Moral Relativism is Bias

An Inconvenient Truth is the name of Al Gore's book and documentary on the evidence of Global Warming.

An Inconvenient Truth is the name of Al Gore’s book and documentary on the evidence of Global Warming.

Moral relativism is the act of not taking a stand, or in other instances, pushing others to accept that there’s not a correct way to do things. Sometimes things are relative, but there are limits to this and it’s trendy to ignore that reality. Consequently moral relativism becomes bias when it ignores the impact of not taking a stand. Relativism can be paralyzing, not due to fear or ignorance, but due to confusion. Relativism becomes a tactic to negotiate for one’s real point of view, lack of interest, or not knowing how to act. For example, for a teacher to say “Can’t we all just get along” when a kid is being bullied, fails to hold the classroom bully accountable. Later, the kid who was bullied brings a gun to school since respect, love, and even life have all become relative.

Another aspect of relativism is it’s negative impact on diversity. To say there is no such thing as race denigrates the struggle of others, to say all religions preach the same thing diminishes each one, to say all cultures are the same denies the value of difference.

Relativism attacks anything that dares to say “No”. Are Americans spoiled? Why are we so desperate to push limits? Is this the by-product of a century of dominance and wealth? Morality deemed wrong even if it benefits society.

Relativism has its limits as I said, but it has been a way to challenge some archaic ideas. “Do no harm” is a mantra used to limit the extremes of relativism and dictatorship. Religion provides some good examples of “Do no harm” considerations. Circumcision is a useful test case for archaic rituals.  This is not an assault on the portion of Jews who circumcise males or the few Muslims who circumcise women, but is it our place to cut off a piece of a child? If the foreskin is removed with a Rabbi’s teeth, I would think so. If the surgery is botched and the child dies, definitely. But something so literally core to their religion must have some compromise, such as requiring a trained physician to perform it. Then again, if you could have aborted the boy 8 days before when they were in the womb, is it our place to say? (relativism) Now it’s different with women. To circumcise women does great harm, and not just during the act. It causes pain during sex and additional pain during childbirth for a lifetime. And I’ve read the Koran but not seen anything about cutting up a woman nor  interpretations that justify it. Male circumcision may be sad but can moral relativists make a strong enough argument if they also support abortion? And why are we so focused on things like this when the sex slave trade is still so prolific? Because moral relativists have carte blanche to do whatever they want, literally. It’s cover for self-interest. Is this the 21st century version of America’s Rugged Individualism?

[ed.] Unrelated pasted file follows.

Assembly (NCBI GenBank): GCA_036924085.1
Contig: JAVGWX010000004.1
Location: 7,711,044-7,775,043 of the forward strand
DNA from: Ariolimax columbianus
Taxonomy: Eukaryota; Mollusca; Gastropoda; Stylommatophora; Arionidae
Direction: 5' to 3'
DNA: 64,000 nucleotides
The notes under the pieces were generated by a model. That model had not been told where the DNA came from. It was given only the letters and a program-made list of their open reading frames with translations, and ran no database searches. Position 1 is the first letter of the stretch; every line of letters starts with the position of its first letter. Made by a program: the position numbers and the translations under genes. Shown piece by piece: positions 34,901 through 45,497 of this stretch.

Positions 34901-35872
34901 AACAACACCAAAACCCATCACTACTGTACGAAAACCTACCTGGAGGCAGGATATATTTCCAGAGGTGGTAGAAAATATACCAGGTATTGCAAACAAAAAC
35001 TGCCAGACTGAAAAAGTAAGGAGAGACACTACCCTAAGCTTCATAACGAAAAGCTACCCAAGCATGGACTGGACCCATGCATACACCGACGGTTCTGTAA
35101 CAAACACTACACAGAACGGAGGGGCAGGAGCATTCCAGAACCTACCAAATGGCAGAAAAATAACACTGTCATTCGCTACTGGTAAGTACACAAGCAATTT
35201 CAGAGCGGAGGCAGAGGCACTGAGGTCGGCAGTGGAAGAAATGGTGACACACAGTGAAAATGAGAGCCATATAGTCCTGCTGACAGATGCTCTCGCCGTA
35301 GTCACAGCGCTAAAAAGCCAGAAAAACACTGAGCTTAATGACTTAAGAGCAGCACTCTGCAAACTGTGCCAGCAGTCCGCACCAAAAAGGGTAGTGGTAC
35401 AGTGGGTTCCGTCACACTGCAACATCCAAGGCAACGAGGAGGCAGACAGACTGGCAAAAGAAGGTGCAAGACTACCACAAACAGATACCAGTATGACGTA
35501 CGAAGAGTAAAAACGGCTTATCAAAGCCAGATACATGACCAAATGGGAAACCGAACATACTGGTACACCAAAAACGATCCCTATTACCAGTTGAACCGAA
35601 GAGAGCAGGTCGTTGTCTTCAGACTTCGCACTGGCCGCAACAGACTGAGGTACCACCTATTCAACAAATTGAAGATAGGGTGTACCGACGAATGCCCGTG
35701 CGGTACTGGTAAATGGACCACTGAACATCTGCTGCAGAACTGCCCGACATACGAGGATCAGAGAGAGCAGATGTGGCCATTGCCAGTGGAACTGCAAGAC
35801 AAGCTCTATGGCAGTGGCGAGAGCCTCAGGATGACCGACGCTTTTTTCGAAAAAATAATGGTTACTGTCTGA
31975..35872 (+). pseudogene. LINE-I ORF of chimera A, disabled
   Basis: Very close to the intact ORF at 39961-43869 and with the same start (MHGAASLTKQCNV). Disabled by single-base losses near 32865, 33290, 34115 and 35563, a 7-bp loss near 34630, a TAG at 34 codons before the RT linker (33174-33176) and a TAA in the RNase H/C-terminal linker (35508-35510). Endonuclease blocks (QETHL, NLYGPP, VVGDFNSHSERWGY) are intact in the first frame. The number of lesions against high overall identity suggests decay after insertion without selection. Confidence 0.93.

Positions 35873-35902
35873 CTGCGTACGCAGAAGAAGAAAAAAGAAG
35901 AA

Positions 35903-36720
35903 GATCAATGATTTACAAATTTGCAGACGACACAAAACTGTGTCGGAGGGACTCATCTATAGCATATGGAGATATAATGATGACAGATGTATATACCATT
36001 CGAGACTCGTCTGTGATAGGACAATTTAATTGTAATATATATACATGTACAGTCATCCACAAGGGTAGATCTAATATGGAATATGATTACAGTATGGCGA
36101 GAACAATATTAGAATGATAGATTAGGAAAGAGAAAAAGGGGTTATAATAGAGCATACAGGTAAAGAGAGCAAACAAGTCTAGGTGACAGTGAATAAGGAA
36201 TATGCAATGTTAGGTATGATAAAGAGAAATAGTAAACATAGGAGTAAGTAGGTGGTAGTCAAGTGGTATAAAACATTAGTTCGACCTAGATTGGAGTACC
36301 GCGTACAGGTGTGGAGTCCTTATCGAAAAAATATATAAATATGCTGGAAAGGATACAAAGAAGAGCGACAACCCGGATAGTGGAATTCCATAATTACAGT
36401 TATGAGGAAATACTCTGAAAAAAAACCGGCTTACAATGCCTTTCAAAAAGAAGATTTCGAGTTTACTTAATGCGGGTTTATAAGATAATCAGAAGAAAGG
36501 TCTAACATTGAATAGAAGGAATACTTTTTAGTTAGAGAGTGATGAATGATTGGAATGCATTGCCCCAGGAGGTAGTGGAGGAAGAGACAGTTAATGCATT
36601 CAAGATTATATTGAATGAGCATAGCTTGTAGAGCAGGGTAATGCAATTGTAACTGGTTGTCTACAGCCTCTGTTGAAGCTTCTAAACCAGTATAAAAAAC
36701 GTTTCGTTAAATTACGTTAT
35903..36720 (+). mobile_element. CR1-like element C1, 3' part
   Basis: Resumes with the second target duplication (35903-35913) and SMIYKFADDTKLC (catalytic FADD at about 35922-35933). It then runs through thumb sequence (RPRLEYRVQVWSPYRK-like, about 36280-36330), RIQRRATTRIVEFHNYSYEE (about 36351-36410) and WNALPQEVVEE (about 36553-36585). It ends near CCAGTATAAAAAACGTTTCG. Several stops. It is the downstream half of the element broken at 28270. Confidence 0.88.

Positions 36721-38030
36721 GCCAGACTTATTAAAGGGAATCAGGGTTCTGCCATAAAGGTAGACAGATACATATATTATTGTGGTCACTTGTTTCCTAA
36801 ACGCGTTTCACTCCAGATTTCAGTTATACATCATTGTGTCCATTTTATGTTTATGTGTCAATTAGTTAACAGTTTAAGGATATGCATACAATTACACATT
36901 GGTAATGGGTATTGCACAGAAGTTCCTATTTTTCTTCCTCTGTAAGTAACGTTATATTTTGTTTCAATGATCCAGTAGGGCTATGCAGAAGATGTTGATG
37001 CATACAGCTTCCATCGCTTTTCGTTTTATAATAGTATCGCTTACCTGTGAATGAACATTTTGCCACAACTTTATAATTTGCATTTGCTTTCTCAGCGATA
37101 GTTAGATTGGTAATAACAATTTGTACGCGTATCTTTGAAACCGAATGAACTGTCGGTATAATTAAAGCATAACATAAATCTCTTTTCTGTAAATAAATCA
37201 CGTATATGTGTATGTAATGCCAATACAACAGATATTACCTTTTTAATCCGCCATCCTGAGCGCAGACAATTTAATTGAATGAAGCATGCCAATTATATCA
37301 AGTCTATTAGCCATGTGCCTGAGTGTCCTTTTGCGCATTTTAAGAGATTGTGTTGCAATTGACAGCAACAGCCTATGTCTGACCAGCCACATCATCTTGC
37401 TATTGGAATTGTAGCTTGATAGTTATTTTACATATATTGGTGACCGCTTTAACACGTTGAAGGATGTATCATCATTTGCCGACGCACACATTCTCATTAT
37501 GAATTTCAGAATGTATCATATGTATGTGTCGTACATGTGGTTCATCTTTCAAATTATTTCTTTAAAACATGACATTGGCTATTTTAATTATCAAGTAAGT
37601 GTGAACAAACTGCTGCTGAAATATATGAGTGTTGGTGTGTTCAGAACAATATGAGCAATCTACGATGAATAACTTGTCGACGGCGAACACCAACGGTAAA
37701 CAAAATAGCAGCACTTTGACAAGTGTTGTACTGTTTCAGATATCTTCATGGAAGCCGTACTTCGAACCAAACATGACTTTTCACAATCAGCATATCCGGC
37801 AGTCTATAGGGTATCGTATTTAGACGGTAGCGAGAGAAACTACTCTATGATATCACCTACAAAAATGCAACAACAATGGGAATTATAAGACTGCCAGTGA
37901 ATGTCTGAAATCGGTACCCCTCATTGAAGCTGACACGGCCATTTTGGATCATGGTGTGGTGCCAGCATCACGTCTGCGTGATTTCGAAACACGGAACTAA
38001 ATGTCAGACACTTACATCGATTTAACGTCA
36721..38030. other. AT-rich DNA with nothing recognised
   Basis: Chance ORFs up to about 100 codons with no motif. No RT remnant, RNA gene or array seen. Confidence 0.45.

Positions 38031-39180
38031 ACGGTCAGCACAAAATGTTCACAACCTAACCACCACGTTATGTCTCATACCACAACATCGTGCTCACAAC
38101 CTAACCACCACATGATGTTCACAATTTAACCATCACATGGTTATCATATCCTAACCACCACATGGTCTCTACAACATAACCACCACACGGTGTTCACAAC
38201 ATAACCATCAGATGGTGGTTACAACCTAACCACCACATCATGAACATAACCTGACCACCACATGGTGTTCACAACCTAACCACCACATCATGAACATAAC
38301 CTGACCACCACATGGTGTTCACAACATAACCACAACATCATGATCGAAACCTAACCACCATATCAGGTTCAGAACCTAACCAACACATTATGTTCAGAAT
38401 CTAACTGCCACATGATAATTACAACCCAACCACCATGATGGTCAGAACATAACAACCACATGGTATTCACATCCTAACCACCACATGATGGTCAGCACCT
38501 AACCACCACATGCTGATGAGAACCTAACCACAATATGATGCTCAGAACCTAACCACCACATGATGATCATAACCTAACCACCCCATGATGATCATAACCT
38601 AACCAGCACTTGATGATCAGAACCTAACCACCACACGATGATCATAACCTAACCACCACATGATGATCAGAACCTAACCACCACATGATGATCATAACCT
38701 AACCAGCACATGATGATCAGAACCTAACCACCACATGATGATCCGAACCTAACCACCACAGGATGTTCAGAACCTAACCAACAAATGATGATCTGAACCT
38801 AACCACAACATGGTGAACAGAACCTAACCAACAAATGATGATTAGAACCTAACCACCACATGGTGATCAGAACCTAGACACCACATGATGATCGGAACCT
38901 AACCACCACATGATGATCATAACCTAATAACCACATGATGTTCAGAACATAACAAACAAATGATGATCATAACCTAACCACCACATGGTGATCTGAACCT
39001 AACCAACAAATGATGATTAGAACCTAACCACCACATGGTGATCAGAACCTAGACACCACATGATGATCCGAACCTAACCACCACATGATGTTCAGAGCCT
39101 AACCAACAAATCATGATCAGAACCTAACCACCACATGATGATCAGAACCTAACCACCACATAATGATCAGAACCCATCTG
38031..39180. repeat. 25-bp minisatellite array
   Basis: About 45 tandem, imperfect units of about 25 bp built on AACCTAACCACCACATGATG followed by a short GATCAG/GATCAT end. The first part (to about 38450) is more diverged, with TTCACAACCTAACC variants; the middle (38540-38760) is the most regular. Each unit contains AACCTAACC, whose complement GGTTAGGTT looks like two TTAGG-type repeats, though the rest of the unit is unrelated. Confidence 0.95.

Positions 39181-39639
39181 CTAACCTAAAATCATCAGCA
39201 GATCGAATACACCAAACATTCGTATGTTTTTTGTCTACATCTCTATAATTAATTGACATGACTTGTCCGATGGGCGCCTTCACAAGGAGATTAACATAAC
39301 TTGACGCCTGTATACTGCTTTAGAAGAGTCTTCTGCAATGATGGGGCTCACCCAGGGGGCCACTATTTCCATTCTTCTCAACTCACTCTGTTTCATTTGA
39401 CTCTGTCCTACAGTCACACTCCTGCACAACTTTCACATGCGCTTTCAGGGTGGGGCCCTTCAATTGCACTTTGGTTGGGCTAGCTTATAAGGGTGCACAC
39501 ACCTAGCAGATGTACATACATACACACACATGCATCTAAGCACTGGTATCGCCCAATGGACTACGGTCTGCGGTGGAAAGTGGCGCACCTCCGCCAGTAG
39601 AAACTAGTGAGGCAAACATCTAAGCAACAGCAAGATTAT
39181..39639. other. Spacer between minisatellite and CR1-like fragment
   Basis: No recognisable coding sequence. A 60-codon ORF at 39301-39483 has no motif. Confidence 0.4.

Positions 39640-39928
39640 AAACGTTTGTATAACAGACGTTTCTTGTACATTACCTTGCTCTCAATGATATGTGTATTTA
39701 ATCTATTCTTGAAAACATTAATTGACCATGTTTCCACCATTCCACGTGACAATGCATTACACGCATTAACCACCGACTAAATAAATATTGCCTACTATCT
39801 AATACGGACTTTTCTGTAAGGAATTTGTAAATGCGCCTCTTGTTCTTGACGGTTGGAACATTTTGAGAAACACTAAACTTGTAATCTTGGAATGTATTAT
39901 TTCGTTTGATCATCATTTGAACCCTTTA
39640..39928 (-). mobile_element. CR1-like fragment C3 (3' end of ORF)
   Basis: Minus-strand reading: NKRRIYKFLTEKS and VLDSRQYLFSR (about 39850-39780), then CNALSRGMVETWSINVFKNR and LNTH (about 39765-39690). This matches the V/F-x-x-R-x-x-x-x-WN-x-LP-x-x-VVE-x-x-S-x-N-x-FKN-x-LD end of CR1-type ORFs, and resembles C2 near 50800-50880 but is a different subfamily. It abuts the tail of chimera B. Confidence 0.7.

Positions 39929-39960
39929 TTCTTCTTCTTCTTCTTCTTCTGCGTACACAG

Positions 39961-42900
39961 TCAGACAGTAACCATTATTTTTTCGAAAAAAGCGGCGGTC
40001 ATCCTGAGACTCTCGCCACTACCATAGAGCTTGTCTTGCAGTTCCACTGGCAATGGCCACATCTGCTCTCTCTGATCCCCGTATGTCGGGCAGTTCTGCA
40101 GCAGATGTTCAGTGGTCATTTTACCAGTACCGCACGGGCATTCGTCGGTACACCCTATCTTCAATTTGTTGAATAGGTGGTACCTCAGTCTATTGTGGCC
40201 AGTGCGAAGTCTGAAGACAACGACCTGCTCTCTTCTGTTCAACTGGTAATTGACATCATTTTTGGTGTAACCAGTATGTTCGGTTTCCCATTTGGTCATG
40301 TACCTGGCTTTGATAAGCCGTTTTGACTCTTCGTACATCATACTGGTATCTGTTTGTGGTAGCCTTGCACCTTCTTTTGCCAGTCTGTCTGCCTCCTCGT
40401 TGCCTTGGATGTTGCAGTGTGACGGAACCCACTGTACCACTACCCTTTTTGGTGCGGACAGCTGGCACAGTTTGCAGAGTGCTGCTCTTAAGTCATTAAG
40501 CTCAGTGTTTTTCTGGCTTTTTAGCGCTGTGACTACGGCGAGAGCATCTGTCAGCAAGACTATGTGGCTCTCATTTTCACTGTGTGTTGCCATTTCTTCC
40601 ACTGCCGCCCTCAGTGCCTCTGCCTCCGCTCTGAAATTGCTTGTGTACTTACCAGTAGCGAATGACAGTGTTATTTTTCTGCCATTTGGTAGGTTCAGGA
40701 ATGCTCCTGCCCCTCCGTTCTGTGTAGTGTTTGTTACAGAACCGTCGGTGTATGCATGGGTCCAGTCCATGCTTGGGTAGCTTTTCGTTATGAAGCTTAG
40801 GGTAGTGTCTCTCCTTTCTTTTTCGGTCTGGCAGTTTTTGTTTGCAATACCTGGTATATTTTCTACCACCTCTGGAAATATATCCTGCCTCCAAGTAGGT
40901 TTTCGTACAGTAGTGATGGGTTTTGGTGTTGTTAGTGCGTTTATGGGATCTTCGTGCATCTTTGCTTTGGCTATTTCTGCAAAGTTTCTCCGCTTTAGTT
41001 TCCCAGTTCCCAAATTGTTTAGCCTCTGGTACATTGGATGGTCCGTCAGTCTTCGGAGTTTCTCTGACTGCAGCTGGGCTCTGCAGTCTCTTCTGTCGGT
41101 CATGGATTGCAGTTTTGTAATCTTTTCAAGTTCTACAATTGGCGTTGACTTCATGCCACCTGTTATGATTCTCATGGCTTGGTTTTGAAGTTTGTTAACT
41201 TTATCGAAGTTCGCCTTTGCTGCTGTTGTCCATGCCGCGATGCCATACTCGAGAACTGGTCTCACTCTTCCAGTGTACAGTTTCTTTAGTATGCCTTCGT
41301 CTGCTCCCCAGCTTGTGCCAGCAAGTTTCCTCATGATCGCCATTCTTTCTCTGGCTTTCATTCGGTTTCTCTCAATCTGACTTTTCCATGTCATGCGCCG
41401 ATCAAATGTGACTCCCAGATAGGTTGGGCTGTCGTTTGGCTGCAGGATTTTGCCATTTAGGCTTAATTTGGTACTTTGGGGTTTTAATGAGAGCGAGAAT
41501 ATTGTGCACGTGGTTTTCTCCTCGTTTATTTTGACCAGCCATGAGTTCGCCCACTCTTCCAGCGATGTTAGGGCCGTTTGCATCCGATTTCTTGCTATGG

Relativism has even handcuffed the police. Many don’t enforce unpopular laws from what I have witnessed. Even when I’ve been attacked by a known delinquent, it’s he said she said. They are hesitant to fill out a report, though my understanding is they must if requested. Then again if they don’t enforce some laws, why would they follow this rule? So I’ve gone down and filed reports myself. Should we support pay increases for police if they fail to abandon extreme relativism and at least enforce the laws still in place. You can’t pick and choose which laws to enforce. We saw that in battling Jim Crow in the South and oppression nationwide.

Moral relativism affects all of us. I am not immune. Let’s look inside ourselves to examine our own actions; how have we used relativism to trample on the beliefs of others; as well as our own? Or if we do believe something is relative, why do we think so?

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About Daniel Roddick

Daniel has a B.A. in American History with minors in both Ethnic Studies and Sociology. He also has an M.Ed. in College Administration and Counseling. Daniel has worked in the financial aid industry for over a decade. He has presented all over the country on financial aid issues related to equity, inclusion, and access to education. He is also a writer of poetry, fiction, and this blog, all of which touch on identity.
This entry was posted in Gender & Sexuality, General Stuff, Race & Ethnicity, Religion & Spirituality and tagged , . Bookmark the permalink.

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